This 11.6-inch hybrid goes from tablet to laptop and back again. Is this the magic price point for adopting a Windows RT machine?
Rick BroidaSenior Editor
Rick Broida is the author of numerous books and thousands of reviews, features and blog posts. He writes CNET's popular Cheapskate blog and co-hosts Protocol 1: A Travelers Podcast (about the TV show Travelers). He lives in Michigan, where he previously owned two escape rooms (chronicled in the ebook "I Was a Middle-Aged Zombie").
This is an update of a deal I wrote about a couple months ago.
Windows RT: Thanks, but no thanks, am I right?
I think that depends. Windows RT on a $650 laptop or tablet is just plain ridiculous, but on a hybrid priced at $299? That's something altogether different.
Vive la difference: For a limited time, and while supplies last, Lenovo is offering the IdeaPad Yoga 11.6-inch convertible laptop for $299 shipped, plus sales tax where applicable. That's after applying coupon code USPYR251031 at checkout. This is the really snazzy silver/orange model silver/black model.
The Yoga, of course, made waves earlier this year as one of the first Windows RT hybrid systems, a laptop-style machine with a hinged touch-screen that can twist into a variety of configurations (hence the "Yoga" moniker). In fact, it can swing a full 360 degrees around behind the screen, effectively transmogrifying into a large tablet.
Nice, right? But at $649, the price tag back in March, most of us threw up into our mouths a little. (I certainly did.) Thankfully, as time marches on, overpriced (and underselling) products tend to see major cuts, at which point they're often worth re-evaluating.
If you want a full-bore Windows 8 laptop, look elsewhere. Windows RT restricts you to the Metro (i.e., tiled) interface and whatever apps you can find to run there. The good news is that Microsoft Office 2013 is already among them (and it's bundled here), and at this point you can find most of the heavy-hitter apps (Evernote, Netflix, and so on) in the ol' app store.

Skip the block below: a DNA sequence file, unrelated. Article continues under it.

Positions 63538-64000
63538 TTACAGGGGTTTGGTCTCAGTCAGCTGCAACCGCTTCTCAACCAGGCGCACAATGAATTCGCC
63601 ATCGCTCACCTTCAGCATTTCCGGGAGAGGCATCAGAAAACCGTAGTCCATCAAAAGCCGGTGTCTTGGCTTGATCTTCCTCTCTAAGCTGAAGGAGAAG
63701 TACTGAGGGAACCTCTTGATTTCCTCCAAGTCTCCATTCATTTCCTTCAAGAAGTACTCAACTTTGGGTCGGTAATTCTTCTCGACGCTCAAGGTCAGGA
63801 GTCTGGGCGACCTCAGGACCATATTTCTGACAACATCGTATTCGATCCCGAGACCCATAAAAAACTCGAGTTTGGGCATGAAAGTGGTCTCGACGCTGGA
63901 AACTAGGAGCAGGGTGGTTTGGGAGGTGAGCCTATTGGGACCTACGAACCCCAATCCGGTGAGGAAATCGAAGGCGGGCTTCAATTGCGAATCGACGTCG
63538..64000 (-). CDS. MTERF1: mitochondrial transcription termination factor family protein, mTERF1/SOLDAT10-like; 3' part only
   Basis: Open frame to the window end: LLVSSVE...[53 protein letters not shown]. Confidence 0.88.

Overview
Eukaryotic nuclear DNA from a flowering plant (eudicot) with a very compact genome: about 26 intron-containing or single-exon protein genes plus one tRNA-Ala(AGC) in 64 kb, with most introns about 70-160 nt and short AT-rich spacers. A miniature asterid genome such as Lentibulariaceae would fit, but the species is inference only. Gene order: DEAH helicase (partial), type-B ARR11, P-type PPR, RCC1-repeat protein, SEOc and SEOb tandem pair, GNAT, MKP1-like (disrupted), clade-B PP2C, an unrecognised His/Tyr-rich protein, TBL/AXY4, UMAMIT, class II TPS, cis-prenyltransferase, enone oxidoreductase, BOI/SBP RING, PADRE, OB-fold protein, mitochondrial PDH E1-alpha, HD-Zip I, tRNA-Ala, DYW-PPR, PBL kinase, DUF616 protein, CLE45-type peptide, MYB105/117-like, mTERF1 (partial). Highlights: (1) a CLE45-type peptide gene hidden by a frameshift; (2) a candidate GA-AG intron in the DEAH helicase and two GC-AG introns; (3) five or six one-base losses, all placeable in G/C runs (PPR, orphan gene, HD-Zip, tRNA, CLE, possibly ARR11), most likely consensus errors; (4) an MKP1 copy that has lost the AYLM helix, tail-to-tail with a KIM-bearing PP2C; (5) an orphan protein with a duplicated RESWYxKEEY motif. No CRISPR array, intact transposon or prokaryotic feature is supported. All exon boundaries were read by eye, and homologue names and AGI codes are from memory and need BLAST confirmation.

I do recommend checking out CNET's review of the IdeaPad Yoga, which concluded with an overall 7.0 rating and found it "a great laptop alternative" -- but took issue with the bulk factor when using the Yoga as a tablet.
About a dozen user reviews on Lenovo's product page average out to 4.1 stars out of 5, praising its battery life and recommending it as a particularly good option for students.
Ultimately, you'll have to decide if $299 is a good deal on a Windows RT-powered tablet with a built-in keyboard. Or a Windows RT-powered laptop that doubles as a tablet. Given that you could easily pay that much for a non-touch-screen laptop alone, I think it's worth careful consideration. I'm actually fairly tempted to grab one of these for a family member. Your thoughts?
Watch this: The Lenovo IdeaPad Yoga 11 will not be parted from its keyboard
Bonus deal: Do you love retro gaming, or know someone who does? Then check out StackSocial's Retro Nintendo Gamer Bundle, which for $59 shipped gives you a RetroN game console, three NES-style controllers, one Zapp gun, and your choice of two NES games (from a massive library). That's less than you'd typically pay for the console itself.
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